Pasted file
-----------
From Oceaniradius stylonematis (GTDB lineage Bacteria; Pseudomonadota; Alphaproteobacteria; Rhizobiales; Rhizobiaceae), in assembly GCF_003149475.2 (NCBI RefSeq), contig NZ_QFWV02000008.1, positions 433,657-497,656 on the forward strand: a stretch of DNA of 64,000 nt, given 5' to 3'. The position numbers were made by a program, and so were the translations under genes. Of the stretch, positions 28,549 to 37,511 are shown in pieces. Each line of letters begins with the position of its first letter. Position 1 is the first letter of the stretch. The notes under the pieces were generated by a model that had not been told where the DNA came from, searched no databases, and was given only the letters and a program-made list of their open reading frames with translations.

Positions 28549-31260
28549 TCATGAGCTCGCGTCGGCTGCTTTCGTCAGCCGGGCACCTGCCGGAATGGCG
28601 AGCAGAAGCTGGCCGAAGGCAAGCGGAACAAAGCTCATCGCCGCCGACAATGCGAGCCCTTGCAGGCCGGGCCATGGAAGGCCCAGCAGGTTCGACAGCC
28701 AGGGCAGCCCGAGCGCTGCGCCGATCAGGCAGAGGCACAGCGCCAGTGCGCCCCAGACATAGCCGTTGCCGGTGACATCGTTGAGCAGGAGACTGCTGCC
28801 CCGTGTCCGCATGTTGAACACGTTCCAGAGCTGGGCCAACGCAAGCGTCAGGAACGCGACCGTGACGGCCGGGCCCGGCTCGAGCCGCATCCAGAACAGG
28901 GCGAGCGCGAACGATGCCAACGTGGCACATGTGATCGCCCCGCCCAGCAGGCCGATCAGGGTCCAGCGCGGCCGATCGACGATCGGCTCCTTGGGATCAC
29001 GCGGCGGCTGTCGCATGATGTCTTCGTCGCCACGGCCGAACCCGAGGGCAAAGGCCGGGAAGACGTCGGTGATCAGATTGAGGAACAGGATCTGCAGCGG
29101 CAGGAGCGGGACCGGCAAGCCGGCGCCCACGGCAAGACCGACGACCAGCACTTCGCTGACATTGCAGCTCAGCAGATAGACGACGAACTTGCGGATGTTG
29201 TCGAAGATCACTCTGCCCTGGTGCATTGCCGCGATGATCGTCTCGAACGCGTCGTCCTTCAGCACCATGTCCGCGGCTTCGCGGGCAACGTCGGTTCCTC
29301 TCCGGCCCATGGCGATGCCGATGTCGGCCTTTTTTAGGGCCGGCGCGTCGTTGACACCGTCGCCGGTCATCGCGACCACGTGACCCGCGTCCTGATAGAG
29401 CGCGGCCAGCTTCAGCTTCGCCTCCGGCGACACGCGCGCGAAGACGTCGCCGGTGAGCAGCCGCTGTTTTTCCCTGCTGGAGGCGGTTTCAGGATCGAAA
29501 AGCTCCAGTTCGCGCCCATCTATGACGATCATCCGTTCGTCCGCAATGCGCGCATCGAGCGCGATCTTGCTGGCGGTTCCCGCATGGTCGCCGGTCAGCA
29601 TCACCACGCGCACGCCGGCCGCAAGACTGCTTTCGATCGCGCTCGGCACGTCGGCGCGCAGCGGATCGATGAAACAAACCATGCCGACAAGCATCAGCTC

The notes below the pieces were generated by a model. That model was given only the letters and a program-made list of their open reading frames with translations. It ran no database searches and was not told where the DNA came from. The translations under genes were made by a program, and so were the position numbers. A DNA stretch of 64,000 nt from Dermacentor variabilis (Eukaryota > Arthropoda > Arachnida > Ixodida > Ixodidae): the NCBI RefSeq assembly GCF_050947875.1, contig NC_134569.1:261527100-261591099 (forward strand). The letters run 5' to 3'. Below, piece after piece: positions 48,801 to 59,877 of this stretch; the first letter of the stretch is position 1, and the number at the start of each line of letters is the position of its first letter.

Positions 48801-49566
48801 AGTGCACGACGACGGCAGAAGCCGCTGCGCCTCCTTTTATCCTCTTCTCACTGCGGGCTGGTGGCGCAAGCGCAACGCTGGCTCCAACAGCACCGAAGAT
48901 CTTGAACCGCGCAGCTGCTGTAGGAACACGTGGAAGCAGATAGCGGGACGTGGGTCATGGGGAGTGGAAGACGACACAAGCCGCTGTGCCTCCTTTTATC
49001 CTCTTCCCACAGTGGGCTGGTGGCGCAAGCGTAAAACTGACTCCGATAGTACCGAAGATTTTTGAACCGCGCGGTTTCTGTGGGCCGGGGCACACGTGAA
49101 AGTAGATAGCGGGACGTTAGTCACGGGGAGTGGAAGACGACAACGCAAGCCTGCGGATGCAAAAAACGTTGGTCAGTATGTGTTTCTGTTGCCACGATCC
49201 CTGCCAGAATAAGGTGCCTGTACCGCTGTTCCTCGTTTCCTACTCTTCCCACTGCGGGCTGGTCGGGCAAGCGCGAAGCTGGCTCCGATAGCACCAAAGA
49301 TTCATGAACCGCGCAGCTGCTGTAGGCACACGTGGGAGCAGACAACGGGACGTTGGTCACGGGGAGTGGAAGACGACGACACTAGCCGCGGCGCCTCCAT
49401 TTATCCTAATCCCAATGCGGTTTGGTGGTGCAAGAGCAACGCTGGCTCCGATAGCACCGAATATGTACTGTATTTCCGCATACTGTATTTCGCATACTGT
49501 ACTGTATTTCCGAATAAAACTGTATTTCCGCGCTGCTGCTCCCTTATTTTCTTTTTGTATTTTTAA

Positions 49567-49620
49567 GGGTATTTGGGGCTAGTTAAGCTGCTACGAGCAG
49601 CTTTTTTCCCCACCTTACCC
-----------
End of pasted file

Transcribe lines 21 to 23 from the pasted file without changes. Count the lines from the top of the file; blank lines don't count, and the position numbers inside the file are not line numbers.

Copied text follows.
49201 CTGCCAGAATAAGGTGCCTGTACCGCTGTTCCTCGTTTCCTACTCTTCCCACTGCGGGCTGGTCGGGCAAGCGCGAAGCTGGCTCCGATAGCACCAAAGA
49301 TTCATGAACCGCGCAGCTGCTGTAGGCACACGTGGGAGCAGACAACGGGACGTTGGTCACGGGGAGTGGAAGACGACGACACTAGCCGCGGCGCCTCCAT
49401 TTATCCTAATCCCAATGCGGTTTGGTGGTGCAAGAGCAACGCTGGCTCCGATAGCACCGAATATGTACTGTATTTCCGCATACTGTATTTCGCATACTGT